The serum and CSF samples were centrifuged, and the supernatants were collected. The samples were diluted 200-fold in serum and 24-fold in CSF and simultaneously analyzed for sICAM-1 and sVCAM-1 using a multiplexed fluorescent magnetic bead–based immunoassay (Bio-Rad Laboratories Inc, Hercules, California), according to the manufacturer's instructions. The sICAM-1 and sVCAM-1 concentrations were calculated by referring to a standard curve for each set of adhesion molecules derived from standard assays.
The groups were compared using the Fisher exact test for categorical outcomes and the Mann-Whitney test for continuous variables, as appropriate. The Spearman rank correlation coefficient was used to test the associations. All comparisons were planned, and tests were 2-sided. All statistical analyses were performed using SPSS statistical software, version 16.0J (SPSS Japan Inc, Tokyo, Japan).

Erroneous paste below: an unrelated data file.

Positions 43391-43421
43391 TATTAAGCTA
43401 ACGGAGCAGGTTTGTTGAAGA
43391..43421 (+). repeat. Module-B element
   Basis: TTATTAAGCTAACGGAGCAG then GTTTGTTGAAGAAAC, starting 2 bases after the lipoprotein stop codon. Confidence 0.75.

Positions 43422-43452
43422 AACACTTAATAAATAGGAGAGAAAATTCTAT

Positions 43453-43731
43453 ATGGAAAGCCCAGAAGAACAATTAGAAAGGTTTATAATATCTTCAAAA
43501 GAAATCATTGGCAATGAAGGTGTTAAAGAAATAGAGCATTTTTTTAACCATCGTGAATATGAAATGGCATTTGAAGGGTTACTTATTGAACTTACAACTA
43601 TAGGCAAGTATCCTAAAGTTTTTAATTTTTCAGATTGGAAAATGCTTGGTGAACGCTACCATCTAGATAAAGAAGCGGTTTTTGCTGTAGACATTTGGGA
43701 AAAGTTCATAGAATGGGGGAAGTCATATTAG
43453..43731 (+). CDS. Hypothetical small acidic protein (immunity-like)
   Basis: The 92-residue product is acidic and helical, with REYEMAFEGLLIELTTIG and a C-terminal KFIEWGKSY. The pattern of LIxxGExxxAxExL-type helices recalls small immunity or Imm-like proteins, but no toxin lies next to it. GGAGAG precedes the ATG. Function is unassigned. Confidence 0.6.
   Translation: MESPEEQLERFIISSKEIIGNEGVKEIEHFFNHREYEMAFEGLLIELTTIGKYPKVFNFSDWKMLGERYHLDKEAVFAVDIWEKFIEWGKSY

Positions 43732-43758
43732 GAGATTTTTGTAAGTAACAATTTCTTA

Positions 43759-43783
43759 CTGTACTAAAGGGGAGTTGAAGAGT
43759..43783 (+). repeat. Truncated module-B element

Clinical profiles of patients with NMO, MS, and ONNDs are summarized in the Table. The mean (SD) CSF cell counts (18.4 [27.5]/μL]), CSF protein (66.3 [49.4] mg/dL), and albumin quotient ×102 (1.11 [1.02]) in patients with NMO were significantly higher than those in patients with MS and ONNDs (P = .21 and P < .001 for CSF cell counts, P < .001 and P < .001 for CSF protein, and P = .003 for albumin quotient, respectively). The EDSS score (median, 5.0), length of the spinal cord lesion via T2-weighted MRI (median, 5.0 vertebral segments), number of patients with 3 or more vertebral-segment spinal cord lesions (96%), and positivity of the anti-AQP4 antibody (76%) in patients with NMO were higher than those in patients with MS (P < .001 for each). The interval between clinical relapse and sampling was significantly shorter in patients with NMO (median, 3.0 days) than in patients with MS (median, 14.0 days). However, no correlation was observed between the interval and levels of CSF adhesion molecules in patients with NMO (sICAM-1: r = −0.03, P = .87; sVCAM-1: r = −0.19, P = .30) or those with MS (sICAM-1: r = 0.09, P = .72; sVCAM-1: r = 0.15, P = .52). Lesions at relapse and positive results for lesions detected via GdMRI in patients with NMO were not significantly different from those in patients with MS.